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Even bad hands face long odds for repeat

Even bad hands face long odds for repeat

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A shuffle through the Gaming mailbag:

Q. I had something weird happen at Three Card Poker. I was dealt 5 of clubs, 10 of diamonds and 9 of clubs two hands in a row.

It's a bad hand, one I folded right away the first time. The second time, I looked at my cards and said, "Hey, these are the same cards as last time. Were they shuffled at all?"

The dealer pointed out that not only were they shuffled, they were a different deck since one deck is in the shuffler while the other was being dealt.

Other players were asking if I was sure they were the same cards. There's no discard tray you can check things like that, but I knew they were the same. Nobody else would have noticed since it wasn't a winning hand. They just had to take my word for it.

I was certain, and I'm wondering what the odds of that were. Is that something that happens all the time on ordinary bad hands and we just don't notice, or was this as weird as it struck me?

A. Your hands were as unusual as you think. Consecutive hands with the same cards are rare regardless of whether they form a winning combination.

In single-deck games, every hand is unique. Assuming card order doesn't matter -- and it doesn't in the poker-based games we play in casinos -- there is only one hand consisting of 5 of clubs, 10 of diamonds and 9 of clubs, just as there is only one and consisting of Ace of diamonds, King of diamonds and Queen of diamonds.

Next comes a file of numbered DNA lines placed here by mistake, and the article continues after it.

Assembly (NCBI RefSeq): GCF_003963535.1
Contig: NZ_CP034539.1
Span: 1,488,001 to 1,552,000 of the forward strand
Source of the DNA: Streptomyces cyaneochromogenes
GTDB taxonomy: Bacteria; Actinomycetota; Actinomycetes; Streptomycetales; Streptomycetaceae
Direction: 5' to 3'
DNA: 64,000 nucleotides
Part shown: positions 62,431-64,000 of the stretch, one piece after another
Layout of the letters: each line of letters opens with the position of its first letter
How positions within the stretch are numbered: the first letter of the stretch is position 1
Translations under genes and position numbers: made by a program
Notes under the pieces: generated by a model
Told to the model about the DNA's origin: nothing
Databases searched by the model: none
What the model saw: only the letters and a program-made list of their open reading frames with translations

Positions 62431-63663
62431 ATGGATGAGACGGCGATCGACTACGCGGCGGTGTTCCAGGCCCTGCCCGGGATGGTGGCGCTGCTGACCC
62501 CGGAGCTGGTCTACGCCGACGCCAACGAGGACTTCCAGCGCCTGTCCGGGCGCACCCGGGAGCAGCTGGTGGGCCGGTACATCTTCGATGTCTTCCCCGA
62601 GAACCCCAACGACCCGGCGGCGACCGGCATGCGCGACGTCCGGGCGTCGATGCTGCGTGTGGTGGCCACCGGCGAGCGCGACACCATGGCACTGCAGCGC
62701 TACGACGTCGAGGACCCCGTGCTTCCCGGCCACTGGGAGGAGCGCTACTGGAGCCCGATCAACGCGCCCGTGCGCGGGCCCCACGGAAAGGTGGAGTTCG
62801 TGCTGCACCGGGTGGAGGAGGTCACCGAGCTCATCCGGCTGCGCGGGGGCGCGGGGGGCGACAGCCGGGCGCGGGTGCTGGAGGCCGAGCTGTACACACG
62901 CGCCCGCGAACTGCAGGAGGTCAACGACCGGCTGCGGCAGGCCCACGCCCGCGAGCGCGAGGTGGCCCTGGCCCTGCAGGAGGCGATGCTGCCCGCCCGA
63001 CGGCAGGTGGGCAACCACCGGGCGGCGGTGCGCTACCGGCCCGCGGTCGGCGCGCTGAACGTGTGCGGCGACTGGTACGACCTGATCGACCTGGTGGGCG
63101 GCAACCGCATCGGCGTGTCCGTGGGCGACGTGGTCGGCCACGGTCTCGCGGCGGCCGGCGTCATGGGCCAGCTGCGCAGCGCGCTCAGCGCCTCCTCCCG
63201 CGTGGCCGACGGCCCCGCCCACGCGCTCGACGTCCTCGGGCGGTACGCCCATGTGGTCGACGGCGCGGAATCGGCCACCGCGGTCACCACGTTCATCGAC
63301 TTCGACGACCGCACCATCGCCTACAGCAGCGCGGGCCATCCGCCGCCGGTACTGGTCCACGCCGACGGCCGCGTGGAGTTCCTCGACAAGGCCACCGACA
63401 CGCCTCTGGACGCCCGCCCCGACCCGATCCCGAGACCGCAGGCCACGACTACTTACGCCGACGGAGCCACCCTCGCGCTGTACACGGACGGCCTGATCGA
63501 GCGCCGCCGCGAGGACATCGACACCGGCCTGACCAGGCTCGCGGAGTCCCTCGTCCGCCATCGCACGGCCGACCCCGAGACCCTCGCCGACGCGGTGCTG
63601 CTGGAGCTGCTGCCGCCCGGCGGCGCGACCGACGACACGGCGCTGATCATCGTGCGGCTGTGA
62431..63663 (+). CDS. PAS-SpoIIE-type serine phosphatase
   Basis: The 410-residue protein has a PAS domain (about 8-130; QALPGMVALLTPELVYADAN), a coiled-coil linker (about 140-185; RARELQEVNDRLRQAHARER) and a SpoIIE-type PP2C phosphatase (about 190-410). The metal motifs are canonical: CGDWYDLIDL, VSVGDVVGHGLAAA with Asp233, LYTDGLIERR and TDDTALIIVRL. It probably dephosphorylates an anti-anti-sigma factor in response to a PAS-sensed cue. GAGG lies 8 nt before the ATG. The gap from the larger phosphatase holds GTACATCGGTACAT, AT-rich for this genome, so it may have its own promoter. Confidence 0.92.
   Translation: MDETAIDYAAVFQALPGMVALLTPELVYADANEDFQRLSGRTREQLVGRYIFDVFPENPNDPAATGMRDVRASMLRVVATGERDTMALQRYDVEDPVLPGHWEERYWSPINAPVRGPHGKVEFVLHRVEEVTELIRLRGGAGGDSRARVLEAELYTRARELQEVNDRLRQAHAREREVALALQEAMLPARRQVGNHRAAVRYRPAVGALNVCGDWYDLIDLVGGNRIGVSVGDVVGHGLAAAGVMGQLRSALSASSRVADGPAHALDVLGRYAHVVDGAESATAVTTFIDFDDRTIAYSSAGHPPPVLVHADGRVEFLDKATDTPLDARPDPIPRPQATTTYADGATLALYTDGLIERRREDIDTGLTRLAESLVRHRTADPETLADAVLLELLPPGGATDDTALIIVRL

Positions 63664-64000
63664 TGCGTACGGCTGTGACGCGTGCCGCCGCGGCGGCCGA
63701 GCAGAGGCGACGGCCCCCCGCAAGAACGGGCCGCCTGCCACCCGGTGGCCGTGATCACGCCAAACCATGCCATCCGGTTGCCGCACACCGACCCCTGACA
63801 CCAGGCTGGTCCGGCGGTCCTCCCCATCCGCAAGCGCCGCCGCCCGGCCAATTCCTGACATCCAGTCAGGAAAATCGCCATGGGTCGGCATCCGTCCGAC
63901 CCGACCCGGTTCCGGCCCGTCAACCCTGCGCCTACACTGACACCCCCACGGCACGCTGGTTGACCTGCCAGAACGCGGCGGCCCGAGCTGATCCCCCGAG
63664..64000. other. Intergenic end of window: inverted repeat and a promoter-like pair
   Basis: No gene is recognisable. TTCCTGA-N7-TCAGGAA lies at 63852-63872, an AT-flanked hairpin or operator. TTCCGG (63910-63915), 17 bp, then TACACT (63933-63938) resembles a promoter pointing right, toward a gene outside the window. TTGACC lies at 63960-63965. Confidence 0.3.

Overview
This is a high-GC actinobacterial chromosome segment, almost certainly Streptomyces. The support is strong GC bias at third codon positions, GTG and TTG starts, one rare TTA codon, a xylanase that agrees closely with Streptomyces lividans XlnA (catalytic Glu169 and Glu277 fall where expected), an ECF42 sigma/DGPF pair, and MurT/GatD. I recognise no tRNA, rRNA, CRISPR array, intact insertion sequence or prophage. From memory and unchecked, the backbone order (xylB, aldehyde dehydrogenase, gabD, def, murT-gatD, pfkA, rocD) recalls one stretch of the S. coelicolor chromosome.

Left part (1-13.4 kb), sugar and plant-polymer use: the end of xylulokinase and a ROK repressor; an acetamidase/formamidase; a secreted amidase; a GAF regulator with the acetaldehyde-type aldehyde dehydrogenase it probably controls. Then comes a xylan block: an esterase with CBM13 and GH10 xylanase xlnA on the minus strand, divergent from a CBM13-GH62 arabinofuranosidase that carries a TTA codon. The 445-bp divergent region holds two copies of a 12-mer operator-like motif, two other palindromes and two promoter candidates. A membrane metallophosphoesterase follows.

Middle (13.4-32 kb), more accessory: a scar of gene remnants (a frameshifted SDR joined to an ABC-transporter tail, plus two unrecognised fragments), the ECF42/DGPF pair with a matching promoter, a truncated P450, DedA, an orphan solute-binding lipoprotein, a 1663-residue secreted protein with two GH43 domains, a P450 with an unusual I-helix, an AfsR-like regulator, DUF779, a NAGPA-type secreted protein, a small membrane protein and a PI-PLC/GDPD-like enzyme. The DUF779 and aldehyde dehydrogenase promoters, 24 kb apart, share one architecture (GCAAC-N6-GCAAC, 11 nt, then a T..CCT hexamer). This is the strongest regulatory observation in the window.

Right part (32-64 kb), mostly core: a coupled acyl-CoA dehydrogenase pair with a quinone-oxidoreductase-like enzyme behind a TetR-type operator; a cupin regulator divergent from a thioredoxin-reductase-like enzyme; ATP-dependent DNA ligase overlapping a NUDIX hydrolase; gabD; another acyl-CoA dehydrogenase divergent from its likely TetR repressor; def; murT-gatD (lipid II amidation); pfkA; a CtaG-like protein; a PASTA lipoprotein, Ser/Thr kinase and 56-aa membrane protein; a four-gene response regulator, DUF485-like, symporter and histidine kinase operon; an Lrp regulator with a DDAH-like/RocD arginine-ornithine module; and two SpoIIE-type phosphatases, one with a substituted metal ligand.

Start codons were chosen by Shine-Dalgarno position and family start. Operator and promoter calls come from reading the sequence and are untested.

There are 22,100 possible hands in which card order doesn't matter. You have a 1 in 22,100 shot at being dealt any three specific cards, including the three you were dealt

The chance of being dealt three specific cards two hands in a is 1 in (22,100 x 22,100), or 488,410,000.

Once you've seen the first three-card hand, the question becomes, "what are the chances of receiving these three cards again?" The answer is 1 in 22,100, the same as seeing any three specific cards in any one hand.

Q. I was paging through some old magazines and found an article you wrote that dismissed video slots as not real gambling.

I find that outrageous. When I play video slots, I'm betting real money. When I win, I'm winning real money, and when I lose, I'm losing real money.

How can you say I'm not really gambling.

A. I remember the article. If I recall correctly, it was for Strictly Slots magazine, and I may also have used parts of it in a column here.

You've misunderstood what it said. It was a collection of comments from three-reel slot players talking what they liked about mechanical reels and didn't like about video slots. A couple of them said they liked three-reel slots because the emphasis was on winning and losing, that there were paybacks on fewer spins but every paying spin returned several times your bet.

They didn't care for video slot emphasis on entertainment or winners that return less money than you wager.

Note this was all reader opinion. I did not comment. That's what I do when I compile columns of reader comments about what they like or don't on games, unusual things they've seen at the tables, customer service glitches or any of the things players love to share and discuss. I let them have their say.

I agree wagers, wins and losses are as real on video slots as on other games, but I'm not going to shout down those who disagree.


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